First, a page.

Now comes the nasty part of the Windows Live Photo Gallery Cleanup. The ANCESTORS. 108 folders with 6,173 files. Although, not every single one of them is an image file. A few are text or PDF. It’s a broad count. Maybe there’s only 5,586 images, precisely.
The DESCENDANTS folder was relatively straightforward although it took me a couple of weeks of 12-hour days. There are 61 folders there numbered from 1950-2010. According to my calculator that was a total of 6,491 photographs, every single one of them irretrievably damaged by Windows Live Photo Gallery. By some miracle I got all of them back from Carbonite.
Because there’s order to the folder structure and the same file-naming convention throughout, after awhile a pattern established itself and it was just a matter of referring to my pattern on paper and carrying on hour after hour.
The ANCESTORS are a different show. First of all, there are huge gaps of missing files. Irregularly-named files have to be matched one at a time with backup files of differing names, thanks to my change in filing systems and naming conventions over the years. Good thing I have two monitors because the matching will have to be done visually and each file renamed as I go.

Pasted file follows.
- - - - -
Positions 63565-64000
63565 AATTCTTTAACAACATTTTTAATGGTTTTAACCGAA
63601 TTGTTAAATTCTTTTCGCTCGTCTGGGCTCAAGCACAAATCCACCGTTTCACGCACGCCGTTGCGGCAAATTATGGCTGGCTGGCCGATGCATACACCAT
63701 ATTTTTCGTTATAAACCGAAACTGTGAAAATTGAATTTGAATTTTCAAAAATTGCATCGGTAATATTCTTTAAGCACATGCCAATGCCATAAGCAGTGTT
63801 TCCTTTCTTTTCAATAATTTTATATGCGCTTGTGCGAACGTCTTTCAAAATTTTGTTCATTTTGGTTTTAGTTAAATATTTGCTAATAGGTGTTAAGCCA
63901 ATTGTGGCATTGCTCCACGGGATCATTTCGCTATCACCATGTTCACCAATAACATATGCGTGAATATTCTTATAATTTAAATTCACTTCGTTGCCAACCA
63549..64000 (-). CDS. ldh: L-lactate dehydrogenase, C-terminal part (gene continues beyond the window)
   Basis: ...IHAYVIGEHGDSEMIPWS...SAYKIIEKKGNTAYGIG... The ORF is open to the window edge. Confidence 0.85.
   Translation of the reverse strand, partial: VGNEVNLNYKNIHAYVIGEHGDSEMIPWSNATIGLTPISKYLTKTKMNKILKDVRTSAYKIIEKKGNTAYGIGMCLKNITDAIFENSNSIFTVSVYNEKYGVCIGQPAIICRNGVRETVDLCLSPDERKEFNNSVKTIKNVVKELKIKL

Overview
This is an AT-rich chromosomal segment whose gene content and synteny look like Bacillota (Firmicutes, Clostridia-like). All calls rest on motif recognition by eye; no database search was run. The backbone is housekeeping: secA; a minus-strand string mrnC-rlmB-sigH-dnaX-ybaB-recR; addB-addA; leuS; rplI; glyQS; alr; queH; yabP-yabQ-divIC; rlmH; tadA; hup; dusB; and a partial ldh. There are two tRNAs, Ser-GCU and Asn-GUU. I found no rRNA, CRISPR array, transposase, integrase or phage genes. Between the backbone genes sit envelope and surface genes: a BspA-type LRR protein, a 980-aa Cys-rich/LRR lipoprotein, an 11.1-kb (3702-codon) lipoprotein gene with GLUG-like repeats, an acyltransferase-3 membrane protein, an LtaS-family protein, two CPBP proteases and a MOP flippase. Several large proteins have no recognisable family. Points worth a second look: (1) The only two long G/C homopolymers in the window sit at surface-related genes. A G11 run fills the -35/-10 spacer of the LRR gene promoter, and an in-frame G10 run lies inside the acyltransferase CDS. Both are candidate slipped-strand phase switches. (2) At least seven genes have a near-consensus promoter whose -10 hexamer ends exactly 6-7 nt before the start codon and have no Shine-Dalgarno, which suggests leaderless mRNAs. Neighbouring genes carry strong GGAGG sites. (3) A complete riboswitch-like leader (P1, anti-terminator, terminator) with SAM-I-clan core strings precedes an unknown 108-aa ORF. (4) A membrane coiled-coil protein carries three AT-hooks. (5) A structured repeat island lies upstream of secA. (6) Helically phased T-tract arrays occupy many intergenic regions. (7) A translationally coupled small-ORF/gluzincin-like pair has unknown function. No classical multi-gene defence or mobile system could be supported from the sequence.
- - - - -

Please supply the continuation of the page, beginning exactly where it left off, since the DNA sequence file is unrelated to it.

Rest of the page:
Tonight my cousin in Georgia sent all the files from two 3-year old backup discs to our shared folder in Dropbox. It’s going to take 15 hours to get them all here. When I wake up in the morning it will be an early Christmas for me. I hope. But I’m still sweating blood. Those discs are three years old.
And then the work begins. Many of the backups coming through tonight are in PSD format so those have to be changed to TIFF first to match the damaged ones. Step one. With 108 folders I can start just about anywhere.
I’m sure my cousin has a more recent backup disc but, for now, it’s ‘lost somewhere in her office’. Or maybe it’s not there at all. Maybe I imagined it.
Here’s another backup plan. If you have a relative you share files with, or even if you don’t, just someone you trust – get a Dropbox account and create a Shared Folder. Then make two folders inside; one for you, one for them. Send your files to them. Have them send their files to you. Keep the Dropbox clear by removing their files and storing them away somewhere else on your hard-drive. Of course, they’re doing the same with yours.
Presently, I have a 1,000 GB hard-drive with two 640 GB external backup drives. Lots of room to squirrel away someone’s files for safety. I don’t ever need to look at them, just move them to a folder on my hard-drive and back them up to my external drives.
If you imagine that restoring 12,000 photos is fun or interesting or easy, it isn’t.